Entry Door Ideas for a Jacuzzi Building

      Thoughts on building a durable exterior door able to withstand the steamy environment of a room housing a hot tub. December 14, 2009

Question
I'm replacing a door in a Jacuzzi building. The room is about 20' x 20' with a twelve foot ceiling, and the Jacuzzi's more like a pool with its own waterfall - when turned on this room fills with steam. The original door has warped very badly. It's 36'' x 8' with a full arch on the top, 2 1/4'' thick Doug fir. It was a frame and panel door and it looks like they slipped in some (4) allthread bars horizontally to maybe keep this thing together or to keep it from expanding, which didn't work. It's about 36 1/2'' wide right now. The warp is vertically and inwards about a good 2 inches - time for a new door.

I'm looking at making it out of clear western red cedar. I haven't decided on the method for doing the rail on the upper arch - mortise and tenon some pieces together at an angle then cut the arch on the band saw, or rip some 1/8 inch strips and glue then with Titebond 3 or epoxy over a plywood template of the arch, then connect it to the stiles, then make up some 5/4'' x 6'' T&G V-groove and float in the panel area. In the old door they used metal decorative clavos for a medieval look. I thought maybe I'd drawbore the rail and leave the pins proud and hit them with a chisel or a hand plane. Any thoughts on this would be much appreciated. Also, the finish I'm really not sure about. How about half a dozen coats of boiled linseed oil applied over the course of 2 weeks? Pre-finish the v-groove before assembly, mix a little wipe-on poly in with it for the last few coats.

This is a ski resort type climate on the outside of this door and no, it's definitely not protected from the weather. I would of course prefer not to see my door warp the same way and not close properly or not at all, as the case is now.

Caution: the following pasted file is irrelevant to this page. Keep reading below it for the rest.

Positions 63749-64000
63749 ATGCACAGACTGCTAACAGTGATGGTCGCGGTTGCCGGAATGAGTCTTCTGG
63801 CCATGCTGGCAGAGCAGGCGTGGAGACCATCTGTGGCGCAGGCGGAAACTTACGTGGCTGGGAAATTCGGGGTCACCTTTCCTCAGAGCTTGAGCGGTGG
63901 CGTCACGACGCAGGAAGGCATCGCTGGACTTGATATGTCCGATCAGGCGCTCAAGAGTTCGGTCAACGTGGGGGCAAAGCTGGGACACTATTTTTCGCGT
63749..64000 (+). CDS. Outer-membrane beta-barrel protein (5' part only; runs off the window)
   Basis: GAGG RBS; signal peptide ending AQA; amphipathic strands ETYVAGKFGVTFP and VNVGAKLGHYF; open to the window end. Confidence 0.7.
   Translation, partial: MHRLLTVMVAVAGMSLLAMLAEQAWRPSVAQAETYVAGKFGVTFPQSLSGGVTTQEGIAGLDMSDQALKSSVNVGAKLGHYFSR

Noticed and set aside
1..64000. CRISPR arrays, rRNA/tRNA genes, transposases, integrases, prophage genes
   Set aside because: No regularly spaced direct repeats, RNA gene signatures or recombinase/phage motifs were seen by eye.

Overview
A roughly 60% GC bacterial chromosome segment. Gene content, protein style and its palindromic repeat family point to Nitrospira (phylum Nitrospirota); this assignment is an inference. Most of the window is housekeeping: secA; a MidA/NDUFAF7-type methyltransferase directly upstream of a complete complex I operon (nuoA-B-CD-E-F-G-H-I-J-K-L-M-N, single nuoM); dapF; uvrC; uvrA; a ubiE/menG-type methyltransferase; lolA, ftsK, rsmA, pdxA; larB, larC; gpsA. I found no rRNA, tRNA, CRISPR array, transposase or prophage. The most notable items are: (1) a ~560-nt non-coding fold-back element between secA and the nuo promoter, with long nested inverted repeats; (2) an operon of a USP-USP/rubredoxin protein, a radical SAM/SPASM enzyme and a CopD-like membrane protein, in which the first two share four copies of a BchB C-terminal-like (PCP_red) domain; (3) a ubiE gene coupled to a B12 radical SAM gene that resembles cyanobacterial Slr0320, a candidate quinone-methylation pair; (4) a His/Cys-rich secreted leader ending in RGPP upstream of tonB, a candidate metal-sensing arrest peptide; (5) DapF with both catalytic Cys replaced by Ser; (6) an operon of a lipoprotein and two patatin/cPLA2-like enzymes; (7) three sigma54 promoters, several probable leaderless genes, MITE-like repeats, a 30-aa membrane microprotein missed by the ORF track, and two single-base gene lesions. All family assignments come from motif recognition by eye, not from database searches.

Forum Responses
(Architectural Woodworking Forum)
From contributor L:
This sounds like a good place for a fiberglass door. But it would put you out of a job.



From the original questioner:
Thanks. I have looked at the fiberglass doors - quite nice and they will even stain them for you. The building is round with the walls being solid stone with a half dozen wooden windows, with wooden shutters, wooden lounge chairs, hand hewn wooden beams in the ceiling... I'd hate to be the one to spoil the architect's vision. For the 10 mil it cost to build a place like this it would have been nice to design an entryway into this building with an inner door to help protect the entry door.


From contributor L:
If they are willing to pay, I think teak would fit the bill. Otherwise white oak, mahogany, sapelle, Spanish cedar in that order. Use full mortise and tenon if you have the capacity, or very large dowels and water resistant glue. Epoxy might not be a good choice if there is a lot of heat, but it would be very water resistant. Coating the door with the epoxy as a finish would make it pretty waterproof also. West System has an epoxy designed for this purpose. I have never used it so I cannot tell you how it works. It is used in the boating industry frequently and is very durable.


From contributor B: